Exposure

Rod uses Matrix metering for everything, regardless of sunshine or clouds, then checks the histogram to make sure no highlights are being clipped. "I'll check the LCD to see what I'm getting and dial in some exposure compensation if I need to increase or decrease saturation." Another exposure setting tip: "Cloud cover will give you less light, and because you're photographing landscapes, generally you won't want to sacrifice depth of field by opening up the aperture, so I suggest pushing the ISO to keep your depth of field at a good setting while maintaining a high shutter speed if you're hand-holding the camera."

Support

"But I use a tripod for everything, so shutter speed isn't usually an issue. If it's calm weather, I'll shoot at the lowest ISO setting and not really care how long the exposure is."


Elevation

One of the things that'll give you a sense of the expanse of an area and the color that fills it is height. "A lot of locations afford the opportunity to drive up and get above the color," Rod says, "and when you can do that it gives you a grander feel for how much color there is in the area." Search out what Rod  calls "the famous overlook" in any area of fall color. "There'll usually be one, and there'll be lots of people photographing there every morning." Rod often seeks elevations that give him a straight-on view of a fall color array, as in the second photo here, for which he was up high enough to look straight into central portions of the trees. "I take advantage of anything I can—a stump, rocks, hills. I've stood in the back of a pickup truck." And don't forget to look down, too. "Late in autumn, the forest floor is as colorful as the treetops were," Rod says, and offers the third Image as an example.


Water

Streams, creeks, ponds and rivers can become magical in the fall. Rod sets the scene: "There's a maple tree on one side of the stream, and you're on the other side in the shadow. The maple gets sunlight on it and it reflects yellow into the stream in front of you; everything else is reflecting blue from the sky." When the leaves are turning, the spot you'd just pass by at any other time of the year becomes a great photo location as water gives you reflections, contrast and, with long exposures, texture.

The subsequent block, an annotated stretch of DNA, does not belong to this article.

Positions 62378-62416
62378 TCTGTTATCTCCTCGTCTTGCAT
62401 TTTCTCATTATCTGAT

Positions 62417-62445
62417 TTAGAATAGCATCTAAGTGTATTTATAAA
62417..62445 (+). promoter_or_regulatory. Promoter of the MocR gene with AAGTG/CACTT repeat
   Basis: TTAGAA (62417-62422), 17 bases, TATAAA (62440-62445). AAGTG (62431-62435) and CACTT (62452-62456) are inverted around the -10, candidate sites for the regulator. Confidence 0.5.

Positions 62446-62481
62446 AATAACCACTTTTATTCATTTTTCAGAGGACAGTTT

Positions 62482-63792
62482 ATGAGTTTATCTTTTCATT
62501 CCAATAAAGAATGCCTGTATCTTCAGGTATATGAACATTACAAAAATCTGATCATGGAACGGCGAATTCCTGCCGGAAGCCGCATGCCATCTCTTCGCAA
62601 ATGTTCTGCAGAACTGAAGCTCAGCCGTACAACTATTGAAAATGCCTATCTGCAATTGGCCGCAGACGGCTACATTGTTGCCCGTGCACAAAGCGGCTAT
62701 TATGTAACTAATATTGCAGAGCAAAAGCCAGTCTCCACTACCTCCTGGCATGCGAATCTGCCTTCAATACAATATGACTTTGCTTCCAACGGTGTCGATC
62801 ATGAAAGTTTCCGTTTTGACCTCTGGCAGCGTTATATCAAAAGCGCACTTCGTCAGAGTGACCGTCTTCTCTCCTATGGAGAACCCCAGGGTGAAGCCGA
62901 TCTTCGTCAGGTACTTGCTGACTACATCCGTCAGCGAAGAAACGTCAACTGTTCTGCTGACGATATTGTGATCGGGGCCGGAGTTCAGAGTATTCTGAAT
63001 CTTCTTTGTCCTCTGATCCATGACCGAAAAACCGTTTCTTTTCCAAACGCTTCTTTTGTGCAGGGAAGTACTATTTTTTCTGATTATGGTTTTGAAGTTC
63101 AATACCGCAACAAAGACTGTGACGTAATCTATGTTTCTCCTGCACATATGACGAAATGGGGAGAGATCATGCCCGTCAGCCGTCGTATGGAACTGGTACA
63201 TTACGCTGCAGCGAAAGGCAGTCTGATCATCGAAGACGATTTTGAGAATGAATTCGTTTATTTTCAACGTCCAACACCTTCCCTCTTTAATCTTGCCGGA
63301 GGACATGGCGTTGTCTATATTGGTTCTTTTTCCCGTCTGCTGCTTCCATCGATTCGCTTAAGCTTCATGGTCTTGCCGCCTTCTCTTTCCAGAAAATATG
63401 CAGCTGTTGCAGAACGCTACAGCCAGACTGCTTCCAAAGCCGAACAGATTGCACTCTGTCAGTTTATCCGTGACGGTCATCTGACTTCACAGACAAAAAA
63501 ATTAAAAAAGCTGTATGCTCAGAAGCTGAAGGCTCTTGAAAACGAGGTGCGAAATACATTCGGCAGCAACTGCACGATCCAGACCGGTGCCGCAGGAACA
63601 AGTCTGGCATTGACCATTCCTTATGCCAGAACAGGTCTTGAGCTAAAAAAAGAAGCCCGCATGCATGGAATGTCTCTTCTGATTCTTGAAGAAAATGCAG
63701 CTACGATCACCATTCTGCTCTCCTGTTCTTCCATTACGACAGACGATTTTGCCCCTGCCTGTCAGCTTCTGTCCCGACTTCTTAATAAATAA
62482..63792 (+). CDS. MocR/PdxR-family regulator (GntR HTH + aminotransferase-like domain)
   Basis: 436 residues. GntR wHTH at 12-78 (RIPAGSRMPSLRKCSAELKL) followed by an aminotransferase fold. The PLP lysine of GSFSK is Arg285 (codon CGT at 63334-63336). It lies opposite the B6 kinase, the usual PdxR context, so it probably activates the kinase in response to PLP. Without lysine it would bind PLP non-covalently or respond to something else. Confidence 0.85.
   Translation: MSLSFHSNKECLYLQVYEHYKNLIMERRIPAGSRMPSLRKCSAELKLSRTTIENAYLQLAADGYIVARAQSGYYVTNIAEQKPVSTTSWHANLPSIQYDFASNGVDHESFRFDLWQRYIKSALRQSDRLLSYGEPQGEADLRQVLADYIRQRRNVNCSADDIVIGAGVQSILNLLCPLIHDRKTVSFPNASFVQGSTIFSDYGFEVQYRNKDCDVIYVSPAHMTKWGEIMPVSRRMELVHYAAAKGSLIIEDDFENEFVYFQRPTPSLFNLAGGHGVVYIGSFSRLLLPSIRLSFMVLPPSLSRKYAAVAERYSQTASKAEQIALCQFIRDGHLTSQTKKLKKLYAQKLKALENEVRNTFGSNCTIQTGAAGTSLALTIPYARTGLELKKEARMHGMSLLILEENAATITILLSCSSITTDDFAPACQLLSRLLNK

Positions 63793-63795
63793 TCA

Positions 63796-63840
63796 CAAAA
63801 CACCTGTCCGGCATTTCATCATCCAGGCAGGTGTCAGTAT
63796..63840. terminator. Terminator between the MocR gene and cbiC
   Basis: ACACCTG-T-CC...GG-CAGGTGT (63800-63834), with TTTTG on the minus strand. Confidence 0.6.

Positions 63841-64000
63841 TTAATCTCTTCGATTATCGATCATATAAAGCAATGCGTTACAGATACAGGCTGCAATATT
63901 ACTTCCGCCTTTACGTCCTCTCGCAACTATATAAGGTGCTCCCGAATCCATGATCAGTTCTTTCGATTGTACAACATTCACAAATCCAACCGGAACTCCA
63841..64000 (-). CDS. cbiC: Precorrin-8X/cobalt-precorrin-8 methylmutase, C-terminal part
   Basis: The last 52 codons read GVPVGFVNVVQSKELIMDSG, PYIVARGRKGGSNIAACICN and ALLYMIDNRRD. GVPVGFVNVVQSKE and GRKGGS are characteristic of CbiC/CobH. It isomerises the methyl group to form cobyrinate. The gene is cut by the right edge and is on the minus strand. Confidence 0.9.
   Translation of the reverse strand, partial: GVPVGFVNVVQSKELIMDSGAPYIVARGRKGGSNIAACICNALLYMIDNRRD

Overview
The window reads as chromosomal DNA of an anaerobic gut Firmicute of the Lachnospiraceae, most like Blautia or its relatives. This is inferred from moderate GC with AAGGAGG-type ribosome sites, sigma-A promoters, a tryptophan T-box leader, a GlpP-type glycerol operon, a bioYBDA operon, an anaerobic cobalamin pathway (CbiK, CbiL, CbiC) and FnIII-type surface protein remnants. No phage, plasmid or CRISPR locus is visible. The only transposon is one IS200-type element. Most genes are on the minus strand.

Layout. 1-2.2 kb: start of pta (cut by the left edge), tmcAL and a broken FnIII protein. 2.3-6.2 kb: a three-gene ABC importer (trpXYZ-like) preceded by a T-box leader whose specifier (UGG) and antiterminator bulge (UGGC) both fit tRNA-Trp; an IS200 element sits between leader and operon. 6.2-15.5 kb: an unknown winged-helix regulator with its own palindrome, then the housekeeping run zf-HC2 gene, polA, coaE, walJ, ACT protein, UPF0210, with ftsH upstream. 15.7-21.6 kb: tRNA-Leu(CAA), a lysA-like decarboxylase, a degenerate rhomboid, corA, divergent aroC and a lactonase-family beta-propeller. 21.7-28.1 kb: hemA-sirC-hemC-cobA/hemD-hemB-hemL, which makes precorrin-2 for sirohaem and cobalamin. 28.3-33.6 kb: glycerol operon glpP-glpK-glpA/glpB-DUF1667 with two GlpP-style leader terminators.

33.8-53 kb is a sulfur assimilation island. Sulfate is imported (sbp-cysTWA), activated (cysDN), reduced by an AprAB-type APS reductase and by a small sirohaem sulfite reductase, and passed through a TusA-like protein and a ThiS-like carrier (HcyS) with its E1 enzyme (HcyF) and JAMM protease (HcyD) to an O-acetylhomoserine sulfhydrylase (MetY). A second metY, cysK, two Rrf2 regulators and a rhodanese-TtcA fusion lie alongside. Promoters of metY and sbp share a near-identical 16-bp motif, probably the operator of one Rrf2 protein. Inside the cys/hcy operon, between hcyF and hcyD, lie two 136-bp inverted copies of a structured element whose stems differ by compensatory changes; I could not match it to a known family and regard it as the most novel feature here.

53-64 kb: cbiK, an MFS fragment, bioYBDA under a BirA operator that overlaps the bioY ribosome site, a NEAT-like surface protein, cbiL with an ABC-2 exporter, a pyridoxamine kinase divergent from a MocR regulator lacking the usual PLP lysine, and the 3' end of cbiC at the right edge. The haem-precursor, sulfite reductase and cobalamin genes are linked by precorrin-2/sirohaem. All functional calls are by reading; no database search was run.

Lenses

Rod's an advocate of the "power of longer lenses." All the photos here were taken with 85mm, 70-200mm and 300mm NIKKOR glass.


Fog and Mist

They can soften and mute colors, but they add mood, atmosphere, even mystery. The fourth image is a rather straightforward capture of morning mist rising from a lake, while the fifth is a bit more complex: "The trees were just starting to get some sunlight, and I focused the camera on the foreground reflections, which are still in the shade, so the mist is a different color temperature, and the bottoms of the trees are still in shadow."

Subtleties

Consider some close-ups that are related to autumn but not to the season's bright colors, like the image of mushrooms growing on the side of a tree, or the photo of a milkweed seed pod with seeds being dispersed by the wind. "This is color that fall brings to particular plants," Rod says, "and the photos were taken during peak times of color in the area. Fall color is an excuse to go out in the woods; it doesn't mean that everything you photograph has to be defined by colorful leaves."

Explore

"Fall is a great time to drive around to look for spots where there's color," Rod says. "You'll find places to photograph right then, and you'll locate other spots to come back to later on, and in later years—your own private, favorite spots. You can spend the entire day out in the woods during those cool, clear, crisp days of color. Twilights are better, the sun's at a lower angle for a longer time, sunsets are intense. The autumn light will bring color and texture to a lot of things. Fall is an awesome time to be out all day long looking for beautiful photos."

Welcome to
Nikon Learn & Explore

We've made it easy to find all the videos, tutorials &
stories you care about, get tips and advice from pros,
learn new shooting techniques, discover classes and
workshops—in short, help you find new inspiration
every time you visit. (And we hope you visit often.)

Get the Learn & Explore iPhone App

Access all the photography techniques, advice and inspiration of Nikon's Learn & Explore anytime, anywhere with the free app for iPhone®, iPod touch® and iPad®.
photo of two iPhones with the Nikon L&E app on the screens

Take Today's Poll

Make your opinion count and check back often to participate in new polls.

Attend Nikon School

Take your photographic knowledge to the next level; get a working understanding of your camera's features; learn how to create DSLR videos; discover how to edit your images using Capture NX2 software and more.

Butterflies photo taken by Joel Sartore, Nikon Ambassador and Nikon School logo